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DVD files

Discussion in 'Tech Talk' started by Mnukedude, Jun 30, 2006.

  1. Mnukedude

    Mnukedude Lurking

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    Okay guys, simple question here.

    I'm trying to enable my PSP system to download movies from DVDs onto its hard drive. I do not yet have all the hardware. One of the pieces I'm missing from this project is a larger memory stick for the PSP to have data space to download to. (A DVD ROM is also in the works) How much space would I need on the memory stick to be saving movies?
     
  2. Mnukedude

    Mnukedude Lurking

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    Anyone?

    Bueller?


    Bueller?
     

  3. Sgt. Schultz

    Sgt. Schultz Annoying Member

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    That all depends on the movie, it can be as small as 3.5 GB or as large as 8.5 GB.
     
  4. G20man32904

    G20man32904 Deceased

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    Umm you don't need memory to store movies you need hard drive space.
    Ditto what "SS" said.
     
  5. Sgt. Schultz

    Sgt. Schultz Annoying Member

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    The size depends on what is on the DVD, nowadays they pack tons of extras such as out-takes, interviews, trailers as well as audio and captions in several languages. If the running time of the movie is under two hours they can put it all on one DVD, if it is a longer movie they put the extras on a second DVD. Either way they do it you still rip the DVD to your hard drive and in some cases defeat the copy protection.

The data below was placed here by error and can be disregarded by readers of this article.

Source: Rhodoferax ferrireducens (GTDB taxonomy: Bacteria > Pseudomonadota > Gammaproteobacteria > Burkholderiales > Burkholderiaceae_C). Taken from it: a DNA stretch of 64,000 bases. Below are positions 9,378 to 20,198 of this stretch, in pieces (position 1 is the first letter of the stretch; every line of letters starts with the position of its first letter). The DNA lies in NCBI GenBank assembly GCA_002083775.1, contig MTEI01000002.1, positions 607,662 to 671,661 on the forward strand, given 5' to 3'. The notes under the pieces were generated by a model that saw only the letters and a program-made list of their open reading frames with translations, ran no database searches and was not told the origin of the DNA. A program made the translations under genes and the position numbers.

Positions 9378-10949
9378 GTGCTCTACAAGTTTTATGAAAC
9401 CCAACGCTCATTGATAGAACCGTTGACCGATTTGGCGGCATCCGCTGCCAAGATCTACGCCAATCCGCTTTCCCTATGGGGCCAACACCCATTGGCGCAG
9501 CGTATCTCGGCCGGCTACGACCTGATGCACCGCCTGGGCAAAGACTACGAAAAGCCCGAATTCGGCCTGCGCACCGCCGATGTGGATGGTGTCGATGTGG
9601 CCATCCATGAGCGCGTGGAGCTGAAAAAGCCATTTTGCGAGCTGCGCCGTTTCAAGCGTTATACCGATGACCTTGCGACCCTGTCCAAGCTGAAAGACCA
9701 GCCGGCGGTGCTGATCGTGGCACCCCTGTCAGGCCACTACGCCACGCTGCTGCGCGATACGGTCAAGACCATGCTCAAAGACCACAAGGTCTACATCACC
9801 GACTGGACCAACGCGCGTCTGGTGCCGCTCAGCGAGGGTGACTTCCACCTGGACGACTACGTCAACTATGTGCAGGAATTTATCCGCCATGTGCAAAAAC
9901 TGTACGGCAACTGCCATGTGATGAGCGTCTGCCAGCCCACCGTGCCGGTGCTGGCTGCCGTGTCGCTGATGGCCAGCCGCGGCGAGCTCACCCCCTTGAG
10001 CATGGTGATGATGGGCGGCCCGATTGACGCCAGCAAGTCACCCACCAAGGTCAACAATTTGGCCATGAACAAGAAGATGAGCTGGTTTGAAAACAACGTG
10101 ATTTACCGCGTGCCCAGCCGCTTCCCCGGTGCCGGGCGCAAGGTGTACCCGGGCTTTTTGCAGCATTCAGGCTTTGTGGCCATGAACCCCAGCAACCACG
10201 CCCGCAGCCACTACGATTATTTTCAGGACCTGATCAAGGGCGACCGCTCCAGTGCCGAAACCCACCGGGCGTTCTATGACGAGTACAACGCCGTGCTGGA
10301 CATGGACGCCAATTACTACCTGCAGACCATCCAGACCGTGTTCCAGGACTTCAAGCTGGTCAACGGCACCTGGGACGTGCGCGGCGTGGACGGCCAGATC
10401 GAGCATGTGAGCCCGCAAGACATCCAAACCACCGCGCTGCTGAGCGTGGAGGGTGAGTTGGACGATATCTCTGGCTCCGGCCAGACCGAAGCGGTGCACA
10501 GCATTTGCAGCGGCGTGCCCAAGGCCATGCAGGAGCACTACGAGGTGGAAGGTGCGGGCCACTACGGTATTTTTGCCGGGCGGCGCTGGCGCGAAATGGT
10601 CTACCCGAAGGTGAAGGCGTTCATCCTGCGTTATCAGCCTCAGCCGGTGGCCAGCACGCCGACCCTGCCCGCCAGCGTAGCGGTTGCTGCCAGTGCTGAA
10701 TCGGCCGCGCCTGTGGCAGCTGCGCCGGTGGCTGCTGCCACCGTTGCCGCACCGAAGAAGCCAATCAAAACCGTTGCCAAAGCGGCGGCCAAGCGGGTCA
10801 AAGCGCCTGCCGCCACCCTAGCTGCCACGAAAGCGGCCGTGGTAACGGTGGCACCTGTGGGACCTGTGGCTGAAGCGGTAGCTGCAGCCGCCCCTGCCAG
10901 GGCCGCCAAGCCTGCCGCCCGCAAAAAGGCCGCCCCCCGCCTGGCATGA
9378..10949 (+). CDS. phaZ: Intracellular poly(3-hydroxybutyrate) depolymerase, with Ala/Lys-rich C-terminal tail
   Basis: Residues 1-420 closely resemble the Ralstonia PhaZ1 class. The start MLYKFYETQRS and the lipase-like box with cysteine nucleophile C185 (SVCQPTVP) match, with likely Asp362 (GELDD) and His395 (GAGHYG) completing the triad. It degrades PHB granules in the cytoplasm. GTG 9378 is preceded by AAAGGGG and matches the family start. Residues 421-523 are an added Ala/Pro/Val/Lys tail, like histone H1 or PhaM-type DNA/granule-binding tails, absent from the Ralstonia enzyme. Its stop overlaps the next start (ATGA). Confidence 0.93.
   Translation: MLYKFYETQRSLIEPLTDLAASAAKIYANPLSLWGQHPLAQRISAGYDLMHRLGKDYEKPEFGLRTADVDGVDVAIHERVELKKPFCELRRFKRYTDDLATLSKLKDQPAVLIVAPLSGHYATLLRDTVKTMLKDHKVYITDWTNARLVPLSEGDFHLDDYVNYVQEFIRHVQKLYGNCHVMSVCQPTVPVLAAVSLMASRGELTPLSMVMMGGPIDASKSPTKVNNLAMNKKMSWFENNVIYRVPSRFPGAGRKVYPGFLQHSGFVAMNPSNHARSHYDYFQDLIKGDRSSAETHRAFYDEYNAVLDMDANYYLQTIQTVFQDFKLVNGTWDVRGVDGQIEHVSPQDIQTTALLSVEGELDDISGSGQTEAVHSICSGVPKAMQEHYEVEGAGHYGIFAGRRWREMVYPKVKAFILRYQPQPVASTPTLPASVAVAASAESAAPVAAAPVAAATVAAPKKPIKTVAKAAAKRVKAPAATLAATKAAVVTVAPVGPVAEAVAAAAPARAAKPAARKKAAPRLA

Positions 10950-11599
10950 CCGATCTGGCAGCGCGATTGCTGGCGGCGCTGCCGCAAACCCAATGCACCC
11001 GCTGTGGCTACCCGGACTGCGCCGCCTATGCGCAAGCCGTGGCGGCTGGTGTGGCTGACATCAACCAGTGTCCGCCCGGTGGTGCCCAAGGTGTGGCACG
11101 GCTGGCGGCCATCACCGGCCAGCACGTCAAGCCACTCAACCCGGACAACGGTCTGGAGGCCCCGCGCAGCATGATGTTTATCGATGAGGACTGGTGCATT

A good site for info is http://www.doom9.org/
     
  6. Mnukedude

    Mnukedude Lurking

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    The PSP uses a memory stick (similar to digital cameras) AS a hard drive.

    3.5 gigs for a short movie? Dang! Even the 2 gig cards are $119 over here.

    Is there any way to make this work?
     
  7. HAVOC

    HAVOC Remember CLM Millennium Member

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    What are you trying to do? PS2 seems like a long way around to be backing up DVDs. Your PC is a far better choice for a lot of reasons.
     
  8. Washington D.C.

    Washington D.C.

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    In America is not really worth copying DVD movies.In countries where DVD movies are much more expensive it might be worth all the trouble and expensive but it's still just a MOVIE !!!How many times are you going to watch the same movie?The main public library here in DC has a suscrpition for all the latest DVD movies and I can sign up to check them out for free.Only I cant choose the day.I have to take it when it's available.Even renting DVD's better then buying and storing DVD's I might watch once or twice.Even buying DVD in America isn't very expensive anymore but then you have to keep them somewhere.If you really want a home collection it's cheapest and easiest to replace any that become damaged or lost as needed then trying to copy them.